The 914 manual that I read said Time Between Overhauls (TBO) is 2,000 hours and the number I hear tossed about is $15,000 for a rebuild, parts and labor assuming no major challenges.

        You will need to look up the time on the rotor system, prop, control cables and fuselage because it was not something I was concerned with. I went through a set of brake pads because I have a mile long taxi to the run up area and there is usually a tail wind. I try to taxi no faster than a brisk walk so I have to ride the brakes. We also had the idle set a little high; 1,700 per advice from other owners. I replaced the teeter bearings, the after muffler and a rotor tach sender.

        I fly and train in a two place tandem "The Predator" now and with reserves for propeller, engine, airframe and rotor she cost me around $100 per hour including insurance and hangar rent. It is hard to pin it down because she is a one of a kind and already has almost 1,800 hours on her. Some of my clients have been a little hard on her requiring repairs to the nose gear and helmets and that is not included. The replacement cost of the airframe is also hard to pin down. I also continue to upgrade her and that is not included because it is not predictable.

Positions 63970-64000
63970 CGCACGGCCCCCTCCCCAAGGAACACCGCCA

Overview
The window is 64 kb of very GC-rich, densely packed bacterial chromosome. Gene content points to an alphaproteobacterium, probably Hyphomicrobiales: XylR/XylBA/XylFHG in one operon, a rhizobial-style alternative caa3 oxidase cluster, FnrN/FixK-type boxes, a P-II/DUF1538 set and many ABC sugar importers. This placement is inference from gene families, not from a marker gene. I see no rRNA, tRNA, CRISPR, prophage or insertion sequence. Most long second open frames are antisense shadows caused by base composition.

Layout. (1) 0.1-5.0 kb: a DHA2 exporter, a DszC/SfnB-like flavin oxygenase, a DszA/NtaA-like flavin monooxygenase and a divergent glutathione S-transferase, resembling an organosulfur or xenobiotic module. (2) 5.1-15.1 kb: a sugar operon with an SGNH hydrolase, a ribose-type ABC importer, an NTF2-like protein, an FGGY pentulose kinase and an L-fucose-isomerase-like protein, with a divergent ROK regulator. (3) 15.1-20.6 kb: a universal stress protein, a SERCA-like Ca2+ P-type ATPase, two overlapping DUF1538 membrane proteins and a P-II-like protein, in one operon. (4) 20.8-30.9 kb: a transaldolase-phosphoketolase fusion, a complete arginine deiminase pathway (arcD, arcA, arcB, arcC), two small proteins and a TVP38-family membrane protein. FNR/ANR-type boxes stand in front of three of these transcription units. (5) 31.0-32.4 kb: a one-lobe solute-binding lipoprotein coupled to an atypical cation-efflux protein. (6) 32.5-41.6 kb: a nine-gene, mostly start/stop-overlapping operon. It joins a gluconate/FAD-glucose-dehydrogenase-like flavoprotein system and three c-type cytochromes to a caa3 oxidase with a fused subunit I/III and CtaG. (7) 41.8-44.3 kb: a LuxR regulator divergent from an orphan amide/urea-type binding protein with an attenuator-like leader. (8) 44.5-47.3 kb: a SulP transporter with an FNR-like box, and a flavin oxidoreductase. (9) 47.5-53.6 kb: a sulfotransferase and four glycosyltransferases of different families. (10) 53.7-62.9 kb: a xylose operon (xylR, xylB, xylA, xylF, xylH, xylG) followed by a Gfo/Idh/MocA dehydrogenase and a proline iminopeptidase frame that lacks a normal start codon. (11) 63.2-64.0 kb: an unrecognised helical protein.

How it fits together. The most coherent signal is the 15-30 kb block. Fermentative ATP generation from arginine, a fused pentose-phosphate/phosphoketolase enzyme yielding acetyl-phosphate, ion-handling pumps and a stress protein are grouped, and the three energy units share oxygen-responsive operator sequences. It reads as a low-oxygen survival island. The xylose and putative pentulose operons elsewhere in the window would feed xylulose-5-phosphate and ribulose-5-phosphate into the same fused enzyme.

I am in the middle of working on her now so I need to get back to work. I hope to have her flying by 10/14.
        Regards, Vance Breese Gyroplane CFI http://www.breeseaircraft.com/

        Comment


        • #5
          Vance I would like to sincerely thank you for your help and knowledge transfer!!! This is certainly more information than I had before and leads to find even more data.